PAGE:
The King Gets Involved

While Nunes, Dias, and Santo certainly played a huge part in the initial success of the machête in Hawaii, credit must also be given to the reigning monarch at the time (and the last king of Hawaii): King David Kalakaua. A staunch patron of the arts, Kalakaua fell immediately in love with the four-stringed instrument, and saw its arrival as a perfect opportunity to not only integrate his new guests into Hawaiian culture, but to promote that very same culture to his people, whom he felt were falling out of touch with their heritage in the face of their colonizers. King K made it known that the machête was to be recognized as a Hawaiian instrument, and because of him, the instrument sales from our three immigrant luthiers absolutely skyrocketed!

Machête or Ukulele?

“Really, guys, this is all fascinating stuff, but we came here to find out about the UKULELE. Not this machete thing!”

Right, right. Well, that’s probably the least clear part of the whole story. The origin of the name “ukulele” — and actually, who really invented the thing — has been debated for years. 

Regarding the name, there are a couple theories. One posits that Queen Lili'uokalani used the term to mean “a gift that came from afar”, employing a more poetic interpretation of the word “uku” for her translation. Another states that the word “ukulele” had already existed in Hawaii prior to the machête’s arrival; roughly translated to English, it means “jumping flea”, and might have been given to the new iterations of the machête as a reference to the quick, jumpy playing style of the Madeirans. 

In terms of who first invented the ukulele: no one knows for sure. Nunes claimed that he invented the ukulele, but the truth is he, Santo, and Dias were all creating instruments that looked pretty damn similar to the ukuleles of today.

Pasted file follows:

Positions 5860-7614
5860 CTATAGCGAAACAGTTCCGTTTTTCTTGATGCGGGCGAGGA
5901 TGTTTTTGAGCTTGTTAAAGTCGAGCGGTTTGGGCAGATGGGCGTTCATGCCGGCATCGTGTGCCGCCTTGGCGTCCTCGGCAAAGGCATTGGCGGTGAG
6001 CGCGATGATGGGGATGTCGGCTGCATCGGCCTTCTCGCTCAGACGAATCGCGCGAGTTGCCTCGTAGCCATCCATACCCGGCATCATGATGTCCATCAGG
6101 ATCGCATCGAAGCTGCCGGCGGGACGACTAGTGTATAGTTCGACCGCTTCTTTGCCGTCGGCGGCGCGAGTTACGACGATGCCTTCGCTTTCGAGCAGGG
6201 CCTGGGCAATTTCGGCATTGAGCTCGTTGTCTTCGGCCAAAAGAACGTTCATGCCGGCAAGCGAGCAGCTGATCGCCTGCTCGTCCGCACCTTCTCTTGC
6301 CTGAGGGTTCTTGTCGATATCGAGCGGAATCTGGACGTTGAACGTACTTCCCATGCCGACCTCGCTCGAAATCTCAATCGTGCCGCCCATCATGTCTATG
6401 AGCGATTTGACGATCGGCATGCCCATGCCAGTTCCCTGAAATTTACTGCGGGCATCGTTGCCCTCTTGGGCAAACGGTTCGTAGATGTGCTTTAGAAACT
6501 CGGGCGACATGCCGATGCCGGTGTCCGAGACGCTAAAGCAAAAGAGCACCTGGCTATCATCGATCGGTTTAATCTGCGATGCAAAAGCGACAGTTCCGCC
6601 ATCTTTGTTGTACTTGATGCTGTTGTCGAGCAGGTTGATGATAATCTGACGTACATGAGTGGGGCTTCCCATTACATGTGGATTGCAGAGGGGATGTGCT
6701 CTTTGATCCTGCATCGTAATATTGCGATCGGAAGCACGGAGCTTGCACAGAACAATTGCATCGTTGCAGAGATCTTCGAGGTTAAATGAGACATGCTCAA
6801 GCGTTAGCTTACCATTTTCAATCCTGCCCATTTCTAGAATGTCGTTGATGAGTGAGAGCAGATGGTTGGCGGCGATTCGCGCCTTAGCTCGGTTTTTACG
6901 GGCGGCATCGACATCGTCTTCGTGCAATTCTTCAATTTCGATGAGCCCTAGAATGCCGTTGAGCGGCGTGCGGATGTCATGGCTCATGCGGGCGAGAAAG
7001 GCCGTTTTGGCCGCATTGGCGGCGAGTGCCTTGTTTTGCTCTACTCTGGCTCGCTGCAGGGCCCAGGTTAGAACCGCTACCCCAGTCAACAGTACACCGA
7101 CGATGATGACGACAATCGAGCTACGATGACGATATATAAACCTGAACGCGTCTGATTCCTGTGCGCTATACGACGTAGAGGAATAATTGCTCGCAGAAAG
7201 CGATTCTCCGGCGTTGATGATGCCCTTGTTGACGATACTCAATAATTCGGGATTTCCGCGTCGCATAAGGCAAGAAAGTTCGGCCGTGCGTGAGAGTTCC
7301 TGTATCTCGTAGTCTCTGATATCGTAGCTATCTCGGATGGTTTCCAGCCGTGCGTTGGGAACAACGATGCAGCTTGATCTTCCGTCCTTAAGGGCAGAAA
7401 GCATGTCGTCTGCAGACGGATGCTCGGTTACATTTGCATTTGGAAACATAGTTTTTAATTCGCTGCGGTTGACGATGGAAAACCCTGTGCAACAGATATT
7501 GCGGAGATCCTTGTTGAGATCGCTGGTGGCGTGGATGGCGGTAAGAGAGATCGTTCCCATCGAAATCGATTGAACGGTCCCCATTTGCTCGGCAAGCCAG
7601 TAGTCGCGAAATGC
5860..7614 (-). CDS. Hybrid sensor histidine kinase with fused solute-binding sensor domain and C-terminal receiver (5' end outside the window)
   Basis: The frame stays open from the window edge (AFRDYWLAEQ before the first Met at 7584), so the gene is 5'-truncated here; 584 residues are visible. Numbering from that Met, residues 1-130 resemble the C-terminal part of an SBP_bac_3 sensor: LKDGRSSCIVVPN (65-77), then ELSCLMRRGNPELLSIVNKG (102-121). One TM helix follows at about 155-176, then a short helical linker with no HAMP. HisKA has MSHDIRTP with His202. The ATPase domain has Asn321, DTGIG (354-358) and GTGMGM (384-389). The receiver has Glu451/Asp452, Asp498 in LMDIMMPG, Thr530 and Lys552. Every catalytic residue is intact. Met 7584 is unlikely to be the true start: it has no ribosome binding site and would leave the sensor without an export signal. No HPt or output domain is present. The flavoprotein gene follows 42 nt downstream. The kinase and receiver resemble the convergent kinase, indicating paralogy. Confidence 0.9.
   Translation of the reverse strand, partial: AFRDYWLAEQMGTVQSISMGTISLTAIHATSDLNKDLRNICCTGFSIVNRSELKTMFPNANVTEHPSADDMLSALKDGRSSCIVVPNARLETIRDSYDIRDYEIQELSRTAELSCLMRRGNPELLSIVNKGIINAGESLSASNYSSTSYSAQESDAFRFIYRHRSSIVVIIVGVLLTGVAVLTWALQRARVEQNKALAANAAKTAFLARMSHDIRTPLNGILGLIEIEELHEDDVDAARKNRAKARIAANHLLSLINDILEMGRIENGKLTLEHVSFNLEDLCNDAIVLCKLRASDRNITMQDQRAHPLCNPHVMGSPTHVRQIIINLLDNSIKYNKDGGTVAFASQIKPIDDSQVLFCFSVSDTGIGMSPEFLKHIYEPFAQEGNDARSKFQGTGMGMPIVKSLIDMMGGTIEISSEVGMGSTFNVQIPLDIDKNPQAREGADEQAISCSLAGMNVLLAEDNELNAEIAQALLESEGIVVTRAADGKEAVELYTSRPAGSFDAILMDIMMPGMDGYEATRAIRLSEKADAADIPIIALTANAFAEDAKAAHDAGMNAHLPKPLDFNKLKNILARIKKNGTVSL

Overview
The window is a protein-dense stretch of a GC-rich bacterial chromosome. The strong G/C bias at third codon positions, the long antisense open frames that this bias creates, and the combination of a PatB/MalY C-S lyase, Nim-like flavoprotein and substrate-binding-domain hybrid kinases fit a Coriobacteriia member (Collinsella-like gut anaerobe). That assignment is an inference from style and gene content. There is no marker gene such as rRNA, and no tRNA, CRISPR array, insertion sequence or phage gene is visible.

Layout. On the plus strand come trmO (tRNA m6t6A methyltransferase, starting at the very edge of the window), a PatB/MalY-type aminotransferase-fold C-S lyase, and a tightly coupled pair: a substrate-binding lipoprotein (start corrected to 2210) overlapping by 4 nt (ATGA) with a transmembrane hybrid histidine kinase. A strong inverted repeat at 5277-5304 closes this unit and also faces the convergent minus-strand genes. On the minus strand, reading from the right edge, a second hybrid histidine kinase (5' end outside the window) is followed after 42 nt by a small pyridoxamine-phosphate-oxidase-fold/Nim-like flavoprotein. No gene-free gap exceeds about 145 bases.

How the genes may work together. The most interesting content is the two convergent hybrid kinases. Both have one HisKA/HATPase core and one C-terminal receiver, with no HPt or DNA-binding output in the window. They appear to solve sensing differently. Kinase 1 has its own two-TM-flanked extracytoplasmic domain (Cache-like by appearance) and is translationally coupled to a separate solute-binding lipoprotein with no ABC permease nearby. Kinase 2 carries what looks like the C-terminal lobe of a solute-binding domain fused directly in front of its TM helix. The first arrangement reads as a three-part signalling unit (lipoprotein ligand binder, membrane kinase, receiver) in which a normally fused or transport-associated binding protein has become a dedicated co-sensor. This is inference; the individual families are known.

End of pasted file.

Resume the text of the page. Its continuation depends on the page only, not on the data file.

So… what are the actual differences between a machête and a ukulele? 

Tuning: The machête’s strings are tuned D-G-B-D; a ukulele is tuned G-C-E-A.

Wood: Machêtes typically employ spruce tops and light woods for the body; ukuleles traditionally are made entirely out of koa, which was prized by Hawaiians and used not only for their instruments, but any quality goods made from wood!

Close-up of Kala ukulele

The Ukulele Today

Ukes have had a bit of a choppy relationship with commercial success. Thanks to a ukulele showcase during the Panama Pacific International Exposition in 1915, the ukulele’s popularity soared in mainland America, and saw its production increase tremendously well into the 1920’s. You could even say that the ukulele was a musical star of the Jazz age! 

Post-1930, America’s interest in the four-string wonder started to wane, and despite some small peaks in the late ‘40s and ‘50s, the ukulele wasn’t truly brought back into the mainstream until the ‘90s, when — thanks to a sudden revival of Hawaiian music, as well as the viral power of the internet — the ukulele was able to shed its image as a kitschy, child-like instrument and rise to where we find it today: in the hands of men, women, and children of all ages (and skill levels) who have come to really cherish its sweet sounds and diminutive stature! Heck, you might even have a better chance of scoring (wink, wink), slinging a uke at a party than a Strat or a Les Paul! As Dylan once said… The Times, They Are a-Changin'

October 28, 2020 — Bill Goldstein
Tags: Ukulele